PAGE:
How do people sleep after pulling crap like this?

Sunday, March 22nd, 2015
By: Jonathan MontagJ.D.

This is the internet age. If you want information, directions, advice, go online. If you want to access government information, go online. Suppose a person wants help with immigration services. A person in the know knows that USCIS provides all kinds of information and free forms online. A less savvy person may not even know the name of the organization, USCIS, but this being the internet age, still turns to the internet for help. Step one, search for help. An internet search on Google of “USCIS” gets one to this right on top – first entry:

USCIS Forms –

Google “immigration department” and you get this as the first entry:

Immigration Department –

It seems like you’ve found it. Here’s the site.

It’s got flags, the statue of liberty, a U.S. passport, and links to everything, including forms. Clicking on the first form listed, the Form I-90, and after some questions, you learn that for $170 you can get the form — a form that is free on the actual website.  Bing is even worse – three imposter websites as first hits for “USCIS.”

Is there any clear disclaimer or indication at the top of the website that it is not a government website? No.

Do the owners show you their pictures and explain that it is a private, for profit site? No.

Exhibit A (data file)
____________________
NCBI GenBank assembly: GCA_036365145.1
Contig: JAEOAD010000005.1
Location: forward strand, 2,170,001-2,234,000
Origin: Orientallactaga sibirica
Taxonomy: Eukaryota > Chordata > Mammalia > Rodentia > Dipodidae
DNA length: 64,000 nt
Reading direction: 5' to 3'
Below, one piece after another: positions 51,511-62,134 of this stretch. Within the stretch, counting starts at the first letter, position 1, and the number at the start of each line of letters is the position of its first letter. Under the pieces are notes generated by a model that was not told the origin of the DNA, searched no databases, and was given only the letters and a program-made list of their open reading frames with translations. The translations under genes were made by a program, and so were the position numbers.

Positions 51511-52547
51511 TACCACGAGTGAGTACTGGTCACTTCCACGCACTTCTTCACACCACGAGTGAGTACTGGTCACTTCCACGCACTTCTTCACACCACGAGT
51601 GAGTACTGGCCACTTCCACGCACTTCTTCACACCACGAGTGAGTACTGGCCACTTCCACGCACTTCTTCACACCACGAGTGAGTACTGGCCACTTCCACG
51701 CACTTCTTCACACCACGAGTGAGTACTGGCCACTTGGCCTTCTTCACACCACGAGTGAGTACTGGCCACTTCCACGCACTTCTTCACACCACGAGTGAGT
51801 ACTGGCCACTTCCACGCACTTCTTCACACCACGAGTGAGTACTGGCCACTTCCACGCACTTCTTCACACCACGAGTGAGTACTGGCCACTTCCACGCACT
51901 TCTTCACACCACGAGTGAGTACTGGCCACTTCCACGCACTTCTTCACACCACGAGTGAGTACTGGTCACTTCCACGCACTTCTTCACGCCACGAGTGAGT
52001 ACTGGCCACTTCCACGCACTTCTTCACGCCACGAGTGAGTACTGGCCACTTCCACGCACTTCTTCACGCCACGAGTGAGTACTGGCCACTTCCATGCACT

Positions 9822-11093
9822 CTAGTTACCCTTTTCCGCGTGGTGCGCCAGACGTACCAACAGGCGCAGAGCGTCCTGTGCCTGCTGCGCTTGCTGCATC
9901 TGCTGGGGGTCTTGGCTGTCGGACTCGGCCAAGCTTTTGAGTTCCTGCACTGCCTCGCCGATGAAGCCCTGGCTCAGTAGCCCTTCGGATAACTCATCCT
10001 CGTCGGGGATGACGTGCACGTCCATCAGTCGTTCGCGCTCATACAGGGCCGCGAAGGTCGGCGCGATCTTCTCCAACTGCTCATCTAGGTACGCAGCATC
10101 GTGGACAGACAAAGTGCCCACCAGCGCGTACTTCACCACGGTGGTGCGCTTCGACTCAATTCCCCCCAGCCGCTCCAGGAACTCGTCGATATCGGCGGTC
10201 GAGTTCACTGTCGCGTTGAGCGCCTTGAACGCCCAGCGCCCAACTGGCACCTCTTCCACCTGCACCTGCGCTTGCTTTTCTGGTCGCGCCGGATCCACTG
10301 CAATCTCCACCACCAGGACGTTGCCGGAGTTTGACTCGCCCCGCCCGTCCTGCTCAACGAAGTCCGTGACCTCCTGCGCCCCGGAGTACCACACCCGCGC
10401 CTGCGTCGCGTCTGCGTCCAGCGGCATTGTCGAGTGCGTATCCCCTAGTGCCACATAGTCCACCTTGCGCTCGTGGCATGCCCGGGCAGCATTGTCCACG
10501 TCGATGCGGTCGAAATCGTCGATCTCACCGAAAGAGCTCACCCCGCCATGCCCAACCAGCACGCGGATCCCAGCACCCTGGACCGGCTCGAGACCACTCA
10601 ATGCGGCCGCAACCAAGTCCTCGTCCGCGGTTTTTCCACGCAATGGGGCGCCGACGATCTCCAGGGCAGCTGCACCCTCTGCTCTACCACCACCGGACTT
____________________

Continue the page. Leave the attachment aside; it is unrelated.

Is there fine print that these are not a government sites? Yes. Are there tell-tale signs that these are not government sites? Yes. However, it is manifestly clear that these sites’ sole purpose is to mislead people to think they are at the actual USCIS website to rip people off, to trick people who happen onto the site to pay for things that are free elsewhere.

Suppose you innocently type in the URL, instead of Guess what you link to? The same charlatans.

USCIS ripoffs are not the only ones. Call the Clark Court Nevada telephone number and you will get a bewilderingly long and complex phone message about court services. A reference is given to website: (.us?). Type it in and you are taken to a website where a vast array of information, including all kinds of computerized court record information is available for free. Type it wrong – drop the s in courts, and you get to this site – an imposter site that will charge you for the information the real website provides for free.

I don’t know how many times people have come to my office and told me about filing applications online thinking they filed with USCIS, but instead were tricked and gave money to charlatans or how many times I told people that they could get a form for free online and then was told that I was wrong, the website required payment?

It is amazing to me that disguising a website as a government website to trick money out of people is not a crime. Likewise, it is amazing to me that making buckets of money directing searchers to imposter websites is not a crime. It is also amazing to me that USCIS or Clark County or any powerful government entity having its stakeholders ripped off does nothing about it. But it most amazes me how people can do things like this in the first place. Posted March 22, 2015.


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